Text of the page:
Yoda would not have his own podcast
I had no answer because wisdom; why to steer clear of people who always know everything
Yesterday I had the
nerve-racking delightful experience of giving a guest lecture on how to use numbers in storytelling for Section4. Have I been kicking myself since for not going slower, using more advanced tips, etc., etc.? Have I been obsessing over what I could have done better? Do I know how useless regret is? Yes, yes, and also yes.1
One of the students was kind enough to write “this is twice as good as my grandmother’s apple pie!” in the chat. Thus, the “grandma’s apple pie meme” was born. Fast forward to the Q&A, when a guy asked: “Should I use, say, the grandma’s apple pie thing, or something less accurate that’s in line with the story?”
Ladies and gentlemen: I have no idea.
For the love of God, please subscribe:
You know what I really wanted to say? I wanted to give the one piece of advice that no one wants to hear:
It depends on every other variable—none of which I know. I don’t know the story, the context, the boss, the data. But the people who are quick to answer those questions and think that there’s always one right answer are the very people we need to avoid, for they are the worst.2
Wisdom: A Primer
Psychological maturity follows a pretty standard path. In short, we develop a more realistic view of our place in the grand scheme of things.3
When we’re babies, everything is black and white; we’re the center of the world:
Over time, we acknowledge other people, with their own perspectives:
Later, our identity gets wrapped up in the group—we want nothing more than to belong because our group is the best in the world:
The next step: we feel comfortable being ourselves.
Over time, we step out of ethnocentrism and into cultural relativity. We recognize that other perspectives are valid. In the past, we would have called someone immature or irrational; now we understand that they’ve had a different set of life experiences that have led them different conclusions.
Wisdom is growing out of the bubble that insists we have access to The One True Worldview—it’s a quieting of the ego. Seeing ourselves as a drop in the ocean. We are no longer attached to the rules imposed by our group (decreased ethnocentrism); we recognize that others have lives (which allows us to not take things personally); and we see that the way we are and how we view truth has been shaped by arbitrary cultural norms, language.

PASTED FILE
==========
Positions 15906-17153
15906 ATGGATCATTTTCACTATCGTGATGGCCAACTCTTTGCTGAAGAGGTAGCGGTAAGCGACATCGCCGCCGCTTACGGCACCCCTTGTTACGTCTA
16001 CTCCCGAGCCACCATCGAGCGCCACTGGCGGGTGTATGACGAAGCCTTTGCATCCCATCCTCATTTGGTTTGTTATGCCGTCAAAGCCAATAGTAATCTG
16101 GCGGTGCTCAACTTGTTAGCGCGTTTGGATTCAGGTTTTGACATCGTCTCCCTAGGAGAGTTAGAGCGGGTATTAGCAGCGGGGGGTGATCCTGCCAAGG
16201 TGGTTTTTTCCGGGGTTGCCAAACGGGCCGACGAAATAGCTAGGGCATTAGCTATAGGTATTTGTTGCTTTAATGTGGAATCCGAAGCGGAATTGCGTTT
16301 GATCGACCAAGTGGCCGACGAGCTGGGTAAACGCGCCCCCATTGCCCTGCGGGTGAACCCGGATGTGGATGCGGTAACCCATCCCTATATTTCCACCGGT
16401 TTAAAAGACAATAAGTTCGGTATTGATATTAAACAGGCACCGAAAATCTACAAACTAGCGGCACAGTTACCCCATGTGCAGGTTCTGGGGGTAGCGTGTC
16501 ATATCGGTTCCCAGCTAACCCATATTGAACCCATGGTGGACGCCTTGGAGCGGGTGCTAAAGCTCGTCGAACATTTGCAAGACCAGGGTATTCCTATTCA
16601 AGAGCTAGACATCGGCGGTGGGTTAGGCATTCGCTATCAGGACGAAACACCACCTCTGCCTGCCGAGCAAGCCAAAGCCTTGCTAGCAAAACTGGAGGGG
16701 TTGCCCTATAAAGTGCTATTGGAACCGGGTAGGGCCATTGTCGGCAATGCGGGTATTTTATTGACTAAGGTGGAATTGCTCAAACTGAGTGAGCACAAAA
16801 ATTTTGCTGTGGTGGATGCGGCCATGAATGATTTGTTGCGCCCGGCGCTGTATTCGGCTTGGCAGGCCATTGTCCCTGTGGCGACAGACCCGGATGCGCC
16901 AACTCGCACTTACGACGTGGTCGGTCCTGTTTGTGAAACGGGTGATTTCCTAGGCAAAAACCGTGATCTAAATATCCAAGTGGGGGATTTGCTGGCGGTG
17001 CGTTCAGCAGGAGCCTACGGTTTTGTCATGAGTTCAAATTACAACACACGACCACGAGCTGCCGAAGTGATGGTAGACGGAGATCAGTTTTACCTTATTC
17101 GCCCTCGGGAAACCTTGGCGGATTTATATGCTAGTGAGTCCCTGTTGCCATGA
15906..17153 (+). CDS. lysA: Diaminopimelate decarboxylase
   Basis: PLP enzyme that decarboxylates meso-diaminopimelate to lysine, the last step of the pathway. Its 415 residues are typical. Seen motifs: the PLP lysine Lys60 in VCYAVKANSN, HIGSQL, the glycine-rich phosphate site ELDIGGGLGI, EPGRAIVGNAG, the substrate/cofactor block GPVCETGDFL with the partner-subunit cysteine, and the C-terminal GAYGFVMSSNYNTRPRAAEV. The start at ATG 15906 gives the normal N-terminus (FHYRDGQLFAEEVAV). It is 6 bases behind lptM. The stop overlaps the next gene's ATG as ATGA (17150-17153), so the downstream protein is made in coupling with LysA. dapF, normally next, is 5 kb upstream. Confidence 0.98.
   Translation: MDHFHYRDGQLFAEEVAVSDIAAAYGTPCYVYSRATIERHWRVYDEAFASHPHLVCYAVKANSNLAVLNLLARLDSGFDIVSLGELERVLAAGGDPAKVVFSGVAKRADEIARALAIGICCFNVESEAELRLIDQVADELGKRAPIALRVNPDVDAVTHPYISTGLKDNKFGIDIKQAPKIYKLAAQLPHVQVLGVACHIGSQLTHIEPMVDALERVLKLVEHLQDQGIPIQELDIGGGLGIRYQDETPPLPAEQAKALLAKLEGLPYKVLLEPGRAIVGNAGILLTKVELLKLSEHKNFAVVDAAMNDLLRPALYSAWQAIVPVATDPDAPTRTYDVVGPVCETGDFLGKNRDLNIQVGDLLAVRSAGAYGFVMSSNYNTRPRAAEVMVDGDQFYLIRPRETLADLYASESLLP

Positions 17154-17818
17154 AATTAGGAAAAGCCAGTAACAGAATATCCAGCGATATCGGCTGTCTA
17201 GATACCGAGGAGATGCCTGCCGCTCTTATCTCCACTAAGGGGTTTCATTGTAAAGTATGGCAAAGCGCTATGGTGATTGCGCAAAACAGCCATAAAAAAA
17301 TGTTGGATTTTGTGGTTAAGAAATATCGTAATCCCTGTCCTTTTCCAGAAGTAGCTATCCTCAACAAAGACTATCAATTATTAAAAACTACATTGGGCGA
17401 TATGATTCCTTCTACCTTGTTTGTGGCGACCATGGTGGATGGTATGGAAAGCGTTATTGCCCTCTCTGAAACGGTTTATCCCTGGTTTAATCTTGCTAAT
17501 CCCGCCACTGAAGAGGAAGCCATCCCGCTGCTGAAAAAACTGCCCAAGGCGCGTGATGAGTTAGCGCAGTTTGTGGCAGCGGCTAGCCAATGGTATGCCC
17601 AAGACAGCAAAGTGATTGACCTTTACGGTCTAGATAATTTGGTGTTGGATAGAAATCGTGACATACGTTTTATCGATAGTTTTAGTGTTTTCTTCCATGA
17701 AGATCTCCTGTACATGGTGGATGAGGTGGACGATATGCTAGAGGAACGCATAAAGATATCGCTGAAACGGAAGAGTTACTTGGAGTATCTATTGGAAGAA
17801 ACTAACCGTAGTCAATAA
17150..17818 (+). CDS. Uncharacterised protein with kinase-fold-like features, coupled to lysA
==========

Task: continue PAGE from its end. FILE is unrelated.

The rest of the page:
If we have an answer, a data point, we acknowledge that it’s just a momentary snapshot of precision, rather than an all-encompassing truth about the universe. When we can accept that all existence is temporary and all lives have innate value, we are freed of the need to feel special or accomplished.
This is a very long-winded way of rationalizing why I had no idea how to answer that guy’s question.
I’m too wise, dammit. I can see both sides. Since reading about ego development, I’ve noticed the subtle differences of how often people give advice out of a need to feel special rather than help.
People at one of those middle phases of maturity—seeing their own group as the best, feeling the need to be recognized by them—are the ones with all the answers and need for acknowledgement.
I love this framework for wisdom, although it’s a little unsettling to realize that the kind of people who are the loudest, the people who shout out the answers—who wind up writing books on self-development, craft frameworks for how to live, who lead us at work—lack the kind of perspective that’s most useful in the long-term.
I know very little, and I’m okay with that. Numbers aren’t objective; data points are collected by fallible humans. We are all here temporarily and knowing that makes me want to stop working so hard, take a breather, and enjoy now more intensely.
I’m not the kind of person who’s ever going to work myself to the bone. The joy of success is fleeting: I have reached my life goals and now just want to take a nap and hug everyone. I have nothing to prove, and just want to others to know that everything we read about work is written by workaholics and a cultural myth that needs to be questioned.
But you should definitely give me a million dollars and share this with everyone you know:
Thanks for reading! Show love by sharing or clicking the heart button, that’s always very appreciated! If you liked this, please share with someone who’d like it. I’m also on Twitter, Instagram, and LinkedIn. I value feedback (suggestions, critiques, etc.) at firstname.lastname@example.org.
Do as I say, not as I do.
Giving someone specific, actionable advice also requires knowing where they’re starting from. WE DON’T KNOW.